Crime and Narcotics
Dec 21, 2018 | Briefing Book br>
Washington, D.C., December 21, 2018 – Banana executives with Chiquita Brands now the subject of a major criminal investigation in Colombia were instrumental in the development and execution of company policies surrounding secret payments to Colombian guerrilla and paramilitary groups, according to an article and Web posting published today by National Security Archive senior analyst Michael Evans.
Jul 9, 2018 | News br>
Washington D.C., July 9, 2018 – A ranch owned by former Colombian president Álvaro Uribe Vélez and other members of his family was the operational base of a deadly paramilitary group, according to the testimony of people who worked for the Uribe family in the 1990s.
"Narcopols": Medellín Cartel “Financed” Senate Campaign of Former President Álvaro Uribe, Colombian Senators Told U.S. EmbassyMay 25, 2018 | Briefing Book br>
A Colombian senator told the U.S. Embassy in 1993 that the founders of the Medellín drug cartel “financed” the election campaign of then-senator Álvaro Uribe Vélez, according to documents posted today by the National Security Archive. Uribe served as president of Colombia from 2002-2010 and remains an important player in Colombian politics.
May 16, 2018 | Briefing Book br>
Washington, D.C., May 16, 2018 – Incoming National Rifle Association President Oliver North’s conduct during the infamous Iran-Contra affair featured a pattern of deliberate deception, a willingness to cooperate with known drug dealers, and – according to some senior colleagues – flawed judgment, according to declassified documents and sworn testimony posted today by the National Security Archive.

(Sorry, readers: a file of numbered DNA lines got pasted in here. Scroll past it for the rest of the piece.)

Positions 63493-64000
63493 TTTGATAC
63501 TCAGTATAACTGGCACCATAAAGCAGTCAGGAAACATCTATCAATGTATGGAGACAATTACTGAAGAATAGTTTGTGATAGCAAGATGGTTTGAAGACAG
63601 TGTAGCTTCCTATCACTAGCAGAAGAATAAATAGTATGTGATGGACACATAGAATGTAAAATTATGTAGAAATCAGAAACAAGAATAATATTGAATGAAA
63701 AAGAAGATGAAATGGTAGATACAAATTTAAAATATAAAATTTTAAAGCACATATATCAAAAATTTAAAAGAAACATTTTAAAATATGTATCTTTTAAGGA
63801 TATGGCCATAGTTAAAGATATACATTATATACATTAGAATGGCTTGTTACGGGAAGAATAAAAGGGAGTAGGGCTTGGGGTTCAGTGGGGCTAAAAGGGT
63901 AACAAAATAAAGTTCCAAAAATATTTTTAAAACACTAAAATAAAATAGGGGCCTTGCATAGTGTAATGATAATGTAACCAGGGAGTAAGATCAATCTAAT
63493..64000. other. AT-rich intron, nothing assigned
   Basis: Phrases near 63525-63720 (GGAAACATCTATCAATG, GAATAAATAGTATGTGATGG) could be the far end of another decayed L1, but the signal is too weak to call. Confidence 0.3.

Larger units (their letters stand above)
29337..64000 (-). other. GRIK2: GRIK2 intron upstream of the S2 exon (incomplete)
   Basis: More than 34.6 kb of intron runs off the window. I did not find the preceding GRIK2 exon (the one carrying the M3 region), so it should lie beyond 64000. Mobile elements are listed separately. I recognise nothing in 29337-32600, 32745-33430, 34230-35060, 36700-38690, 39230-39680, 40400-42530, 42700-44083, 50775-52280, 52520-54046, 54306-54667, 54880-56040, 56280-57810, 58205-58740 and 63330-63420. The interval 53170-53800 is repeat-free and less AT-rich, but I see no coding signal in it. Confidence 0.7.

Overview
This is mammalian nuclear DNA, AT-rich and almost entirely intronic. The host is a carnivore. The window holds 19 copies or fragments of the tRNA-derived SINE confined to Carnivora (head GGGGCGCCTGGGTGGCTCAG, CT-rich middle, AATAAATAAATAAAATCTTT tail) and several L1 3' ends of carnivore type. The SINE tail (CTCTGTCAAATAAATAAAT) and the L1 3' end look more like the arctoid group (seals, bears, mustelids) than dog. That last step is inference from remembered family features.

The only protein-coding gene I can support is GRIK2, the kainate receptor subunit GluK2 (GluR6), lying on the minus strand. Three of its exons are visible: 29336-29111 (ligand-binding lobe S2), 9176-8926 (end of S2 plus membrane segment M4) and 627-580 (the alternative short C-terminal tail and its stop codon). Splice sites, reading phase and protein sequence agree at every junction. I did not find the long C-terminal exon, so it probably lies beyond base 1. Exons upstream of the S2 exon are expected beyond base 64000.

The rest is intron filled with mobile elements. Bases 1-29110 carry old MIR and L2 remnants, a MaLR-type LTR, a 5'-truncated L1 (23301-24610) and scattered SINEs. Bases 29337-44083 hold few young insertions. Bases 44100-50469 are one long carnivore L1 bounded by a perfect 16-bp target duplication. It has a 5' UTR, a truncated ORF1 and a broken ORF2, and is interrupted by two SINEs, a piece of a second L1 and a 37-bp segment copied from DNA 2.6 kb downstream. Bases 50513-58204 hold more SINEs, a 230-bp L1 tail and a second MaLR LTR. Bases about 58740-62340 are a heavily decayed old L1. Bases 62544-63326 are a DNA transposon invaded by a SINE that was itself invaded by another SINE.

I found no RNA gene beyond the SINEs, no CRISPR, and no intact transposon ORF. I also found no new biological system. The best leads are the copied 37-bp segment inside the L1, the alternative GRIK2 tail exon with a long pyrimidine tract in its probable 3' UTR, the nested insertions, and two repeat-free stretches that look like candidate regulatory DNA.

Jun 15, 2017 | Blog Post br>
When gunmen shot and killed Mexican columnist, investigative reporter, and author Javier Valdez Cárdenas in Culiacán, Sinaloa on May 15, a chill went through newsrooms everywhere. Not only was he the sixth member of the press in Mexico to be assassinated in less than three months, some reporters had just assumed that someone of Valdez’s […]
May 18, 2017 | Briefing Book br>
Washington, D.C., May 18, 2017 – The National Security Archive’s Chiquita Papers collection represents key evidence behind a “communication” calling on the International Criminal Court (ICC) to investigate officials from Chiquita Brands International for facilitating crimes against humanity committed by armed groups the company paid in Colombia.
May 2, 2017 | Briefing Book br>
Washington, D.C., May 2, 2017 – Chiquita’s Colombia-based staff questioned the company’s payments to illegal armed groups, and asked whether Chiquita had gone beyond extortion and was directly funding the activities of leftist guerrillas and right-wing paramilitary groups, even while top company executives became “comfortable” with the idea.
Feb 23, 2015 | Briefing Book br>
Washington, DC, February 23, 2015 –Documents posted for the first time — in a collaboration between the National Security Archive and VICE News — provide insight into the U.S. government's paradoxical and opportunistic relationship with arms dealer Sarkis Soghanalian, whose larger-than-life deals were so well known that he was an inspiration for Nicholas Cage's character Yuri Orlov in the 2005 film, Lord of War.
Oct 8, 2014 | Blog Post br>
OCTOBER 8, 2014 tags: 9/11, Chiquita Brands International, Eric Holder, National Liberation Army (ELN), Popular Liberation Army (EPL), Revolutionary Armed Forces of Colombia (FARC), terrorism, United Self-Defense Forces of Colombia (AUC), victims by Michael Evans A March 2000 Chiquita memo says that illegal payments were "for info on guerrilla movements." A March 2000 Chiquita memo says that illegal payments were “for info on guerrilla movements.”
Nov 20, 2013 | Blog Post br>
Judge Rejects Chiquita’s Effort to Block Release of Documents on Terror Payments NOVEMBER 20, 2013 tags: AUC, chiquita, SEC, Securities and Exchange Commission, terrorism, united self-defense forces of colombia by Michael Evans A March 2000 Chiquita memo says that illegal payments were "for info on guerrilla movements." A March 2000 Chiquita memo says that illegal payments were “for info on guerrilla movements.”